The changing role of a Gold Commission and the Gold Standard debate in Republican politics...
A GOLD COMMISSION may be added to Mitt Romney's Republican Party platform for the November 2012 elections, according to the Financial Times.
Such a Commission, writes Adrian Ash at BullionVault, was held under a previous Republican administration, slap-bang between the 1980 and 1984 elections in fact. So let's compare and contrast the Republican National Convention's platforms which straddled that Committee.
July 1980 – nine years after the United States formerly abandoned the Dollar's gold peg, and with inflation racing since then to hit untold peace-time rates near 15%, Ronald Reagan's platform actually make no mention of "gold" by name. Instead, the soon-to-win-office Republicans say that:
"One of the most urgent tasks in the period ahead will be the restoration of a dependable monetary standard—that is, an end to inflation.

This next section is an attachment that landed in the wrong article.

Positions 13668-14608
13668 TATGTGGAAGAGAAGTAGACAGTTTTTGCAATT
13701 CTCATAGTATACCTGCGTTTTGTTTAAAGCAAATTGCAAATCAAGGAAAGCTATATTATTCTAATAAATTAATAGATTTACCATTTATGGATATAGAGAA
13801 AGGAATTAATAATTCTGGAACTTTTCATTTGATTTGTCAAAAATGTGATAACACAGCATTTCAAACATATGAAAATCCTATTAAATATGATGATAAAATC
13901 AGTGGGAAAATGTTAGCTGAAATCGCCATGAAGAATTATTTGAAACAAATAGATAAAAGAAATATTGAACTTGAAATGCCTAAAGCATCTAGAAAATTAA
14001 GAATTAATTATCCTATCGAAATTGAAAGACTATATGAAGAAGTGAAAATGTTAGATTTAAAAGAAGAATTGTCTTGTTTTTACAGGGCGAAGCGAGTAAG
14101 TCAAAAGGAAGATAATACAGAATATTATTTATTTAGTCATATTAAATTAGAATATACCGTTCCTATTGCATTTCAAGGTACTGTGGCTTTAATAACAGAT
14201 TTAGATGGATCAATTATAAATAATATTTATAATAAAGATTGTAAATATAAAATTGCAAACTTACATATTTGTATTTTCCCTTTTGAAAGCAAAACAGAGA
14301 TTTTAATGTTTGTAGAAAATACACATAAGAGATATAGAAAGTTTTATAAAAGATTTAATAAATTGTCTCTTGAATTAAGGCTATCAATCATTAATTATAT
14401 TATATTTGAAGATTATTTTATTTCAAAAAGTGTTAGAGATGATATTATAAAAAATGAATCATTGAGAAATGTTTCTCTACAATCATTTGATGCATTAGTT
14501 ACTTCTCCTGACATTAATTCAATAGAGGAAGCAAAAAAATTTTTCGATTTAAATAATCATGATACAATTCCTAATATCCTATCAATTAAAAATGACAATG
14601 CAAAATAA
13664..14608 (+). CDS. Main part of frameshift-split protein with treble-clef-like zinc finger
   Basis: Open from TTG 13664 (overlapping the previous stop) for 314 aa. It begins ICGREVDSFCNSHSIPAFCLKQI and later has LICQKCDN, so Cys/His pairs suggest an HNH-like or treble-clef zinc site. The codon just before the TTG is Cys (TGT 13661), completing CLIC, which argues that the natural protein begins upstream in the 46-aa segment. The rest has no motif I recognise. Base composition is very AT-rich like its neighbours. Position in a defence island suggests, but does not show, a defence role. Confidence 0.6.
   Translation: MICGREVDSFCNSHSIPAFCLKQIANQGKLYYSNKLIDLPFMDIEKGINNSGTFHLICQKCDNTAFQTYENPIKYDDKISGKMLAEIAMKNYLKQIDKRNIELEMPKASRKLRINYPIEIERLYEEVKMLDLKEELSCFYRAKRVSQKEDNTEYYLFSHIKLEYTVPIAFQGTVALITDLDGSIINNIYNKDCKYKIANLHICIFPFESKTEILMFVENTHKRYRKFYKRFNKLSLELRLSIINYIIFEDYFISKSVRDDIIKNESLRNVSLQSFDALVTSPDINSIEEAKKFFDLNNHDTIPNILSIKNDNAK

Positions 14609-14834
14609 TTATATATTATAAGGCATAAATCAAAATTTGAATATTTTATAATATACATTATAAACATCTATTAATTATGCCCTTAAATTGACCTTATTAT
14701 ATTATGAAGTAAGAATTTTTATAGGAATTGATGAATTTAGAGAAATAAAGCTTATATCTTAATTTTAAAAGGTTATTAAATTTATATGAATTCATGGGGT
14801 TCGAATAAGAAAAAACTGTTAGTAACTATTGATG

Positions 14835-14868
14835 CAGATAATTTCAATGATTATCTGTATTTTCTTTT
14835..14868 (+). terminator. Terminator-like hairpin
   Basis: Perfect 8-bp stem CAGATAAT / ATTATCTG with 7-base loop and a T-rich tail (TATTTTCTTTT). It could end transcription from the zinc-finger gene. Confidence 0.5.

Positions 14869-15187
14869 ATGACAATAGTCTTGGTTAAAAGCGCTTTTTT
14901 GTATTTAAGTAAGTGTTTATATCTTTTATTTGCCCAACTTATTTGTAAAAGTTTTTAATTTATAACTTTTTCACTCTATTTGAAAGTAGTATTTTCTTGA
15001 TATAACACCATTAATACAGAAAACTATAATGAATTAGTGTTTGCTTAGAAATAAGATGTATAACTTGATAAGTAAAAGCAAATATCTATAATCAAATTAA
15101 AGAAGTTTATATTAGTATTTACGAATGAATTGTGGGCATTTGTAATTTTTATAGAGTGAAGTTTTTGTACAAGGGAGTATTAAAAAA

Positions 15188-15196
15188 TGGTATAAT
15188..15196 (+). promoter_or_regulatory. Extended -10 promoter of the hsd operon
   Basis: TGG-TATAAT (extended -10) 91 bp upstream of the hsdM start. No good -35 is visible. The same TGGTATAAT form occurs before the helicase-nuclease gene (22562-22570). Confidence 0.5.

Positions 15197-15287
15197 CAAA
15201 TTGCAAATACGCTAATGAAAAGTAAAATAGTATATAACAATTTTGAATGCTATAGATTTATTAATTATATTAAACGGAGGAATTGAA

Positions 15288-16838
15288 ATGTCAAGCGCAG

"Unfortunately, Mr. Carter and the Democratic Congress seek to derail our nation's money creation policies by taking away the independence of the Federal Reserve Board. The same people who have so massively expanded government spending should not be allowed politically to dominate our monetary policy. The independence of the Federal Reserve System must be preserved."
"The Federal Reserve Board's destabilizing actions must therefore stop. We need coordination between fiscal and monetary policy, timely information about Fed decisions, and an end to the uncertainties people face in obtaining money and credit. The Gold Standard may be a useful mechanism for realizing the Federal Reserve's determination to adopt monetary policies needed to sustain price stability."
So gold has its political uses. But they are subject to change. Especially when, as US Fed chairman Paul Volcker did in the years between those 1980 and 1984 manifestos, interest rates are raised sharply to beat back the inflation caused by elected government's deficit spending.
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